Long after, during the Babylonian exile and Persian periods, the Hebrews became heavily influenced by the Mesopotamian cultures and began to modify some of their earlier Egyptian-based stories in order to harmonize Hebrew history with Mesopotamian history. It is in that era when the original Flood story was moved from the first day of creation to the Tenth generation of humanity, consistent with some Mesopotamian flood sources. The one piece of the story that remained in place was the light created on the first day.

NTA Note on “The Case for a Proto-Gospel”

I’m pleased to see that New Testament Abstracts, a leading research tool in New Testament studies, has included an abstract for my The Case for a Proto-Gospel: Recovering the Common Written Source Behind Mark and John in its most recent issue, (65/2 2021). It is serendipitously located on a page featuring a book by Bart Ehrman, Craig A. Evans and Robert Stewart. Here’s the listing.

New Testament Abstracts 65/2 • 2021

Gary Greenberg, The Case for a Proto-Gospel: Recovering the Common Written Source behind Mark and John, Studies in Biblical Literature 172 (New York—Bern: Lang, 2020, $114.95/€95.80) xvii and 719 pp., 22 tables. Bibliographies. Indexed. LCN: 2019029929. ISBN: 978-1-4331-6605-1.

Noting that NT scholars believe with near unanimity that substantial differences in style, content, and verbal description between John and the Synoptics preclude any literary relationship between them, Greenberg, author of Proving Jesus’ Authority in Mark and John (2018), proposes that Mark, John, and Luke all knew a now-lost written proto-Gospel. After a 35-page introduction, he discusses Mark 6 and 8 and John 6, the paralytic on the mat (Mk 2:1-12; Jn 5), true kindred and the devil (Mk 3:20-35; Jn 8:31-59), you can’t go home again (Mk 6:1-6, Jn 4:44; 6:42; 7:15), the mission begins (Mk 1; Jn 1–4), Jesus’ last visit to Jerusalem, the plot to kill Jesus, the Jewish trial of Jesus, the Lazarus conundrum (Jn 11:1-44; Lk 16:19-31; Mk 1:40-45; 5:22-24, 35-43), the Roman proceedings, the crucifixion, the day of Preparation, and the resurrection. Then he presents a proposed reconstructed proto-Gospel with brief commentary. He concludes that Mark and John most probably have a literary relationship based on a shared written source, since almost every non-speech episode in John has a literary parallel in Mark, the two Gospels agree on sequential order in approximately two-thirds of such stories, and in several stories outside the sequential order several details also follow a common sequential order.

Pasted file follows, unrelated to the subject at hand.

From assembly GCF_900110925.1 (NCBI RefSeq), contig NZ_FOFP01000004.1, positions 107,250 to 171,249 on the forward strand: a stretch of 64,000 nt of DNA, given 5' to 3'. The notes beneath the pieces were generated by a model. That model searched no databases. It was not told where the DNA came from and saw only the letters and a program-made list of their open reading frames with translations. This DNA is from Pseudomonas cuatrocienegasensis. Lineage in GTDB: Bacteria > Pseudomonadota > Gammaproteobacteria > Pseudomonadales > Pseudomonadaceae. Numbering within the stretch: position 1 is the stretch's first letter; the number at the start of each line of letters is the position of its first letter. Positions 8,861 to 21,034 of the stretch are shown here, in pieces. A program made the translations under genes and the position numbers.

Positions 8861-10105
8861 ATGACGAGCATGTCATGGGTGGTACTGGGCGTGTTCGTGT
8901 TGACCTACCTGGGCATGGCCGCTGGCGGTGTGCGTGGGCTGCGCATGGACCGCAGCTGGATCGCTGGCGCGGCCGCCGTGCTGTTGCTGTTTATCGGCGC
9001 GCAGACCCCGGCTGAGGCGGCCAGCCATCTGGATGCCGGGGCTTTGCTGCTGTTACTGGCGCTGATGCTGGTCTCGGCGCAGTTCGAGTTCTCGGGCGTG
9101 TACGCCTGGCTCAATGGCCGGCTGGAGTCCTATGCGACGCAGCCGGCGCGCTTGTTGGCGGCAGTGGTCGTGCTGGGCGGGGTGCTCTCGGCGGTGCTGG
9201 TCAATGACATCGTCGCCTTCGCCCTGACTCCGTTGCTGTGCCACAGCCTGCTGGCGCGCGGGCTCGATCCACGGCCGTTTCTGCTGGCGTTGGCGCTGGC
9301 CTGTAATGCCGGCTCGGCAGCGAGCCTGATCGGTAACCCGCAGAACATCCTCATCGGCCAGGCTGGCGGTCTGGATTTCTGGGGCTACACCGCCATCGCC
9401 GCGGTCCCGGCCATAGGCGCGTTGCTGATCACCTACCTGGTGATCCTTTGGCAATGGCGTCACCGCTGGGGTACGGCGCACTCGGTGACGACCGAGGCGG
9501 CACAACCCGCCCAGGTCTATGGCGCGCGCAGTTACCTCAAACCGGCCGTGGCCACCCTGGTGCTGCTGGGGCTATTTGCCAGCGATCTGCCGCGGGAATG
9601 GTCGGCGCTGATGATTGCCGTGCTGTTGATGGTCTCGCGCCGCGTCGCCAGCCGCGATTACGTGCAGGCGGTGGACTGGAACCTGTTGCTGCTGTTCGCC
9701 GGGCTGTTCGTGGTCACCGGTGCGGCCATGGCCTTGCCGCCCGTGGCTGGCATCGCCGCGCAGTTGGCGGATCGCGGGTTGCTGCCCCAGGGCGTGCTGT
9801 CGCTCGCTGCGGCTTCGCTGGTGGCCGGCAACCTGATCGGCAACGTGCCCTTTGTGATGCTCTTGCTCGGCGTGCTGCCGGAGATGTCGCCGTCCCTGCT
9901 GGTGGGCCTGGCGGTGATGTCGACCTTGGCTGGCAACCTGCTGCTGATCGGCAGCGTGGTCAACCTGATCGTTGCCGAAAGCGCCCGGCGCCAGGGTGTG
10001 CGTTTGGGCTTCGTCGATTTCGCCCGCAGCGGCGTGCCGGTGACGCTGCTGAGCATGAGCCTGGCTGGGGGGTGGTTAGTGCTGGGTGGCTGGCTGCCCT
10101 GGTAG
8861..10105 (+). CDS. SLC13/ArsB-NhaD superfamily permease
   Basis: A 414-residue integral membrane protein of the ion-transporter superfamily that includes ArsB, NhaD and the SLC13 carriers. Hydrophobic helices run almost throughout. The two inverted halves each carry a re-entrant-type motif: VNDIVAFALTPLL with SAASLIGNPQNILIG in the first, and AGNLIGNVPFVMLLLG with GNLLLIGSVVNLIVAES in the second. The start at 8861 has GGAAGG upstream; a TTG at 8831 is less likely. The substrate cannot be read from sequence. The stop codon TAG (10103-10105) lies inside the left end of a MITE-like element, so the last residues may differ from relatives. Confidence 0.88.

Who or what are the “Generations of the Heavens and the Earth in Genesis 2:4a?

It is widely accepted among scholars of the Jewish scriptures, that the book of Genesis has two separate Creation stories, one following after the other. The first story deals with the seven days of Creation and source-critical scholars assign this to the P (Priestly) source. The second begins immediately after with the story of the Garden of Eden and is assigned to the J (Jahwist) source. The stories are inconsistent in several ways and differ on the order and substance of Creation. The problem I want to discuss today is the issue of where the P source ends and the J source begins.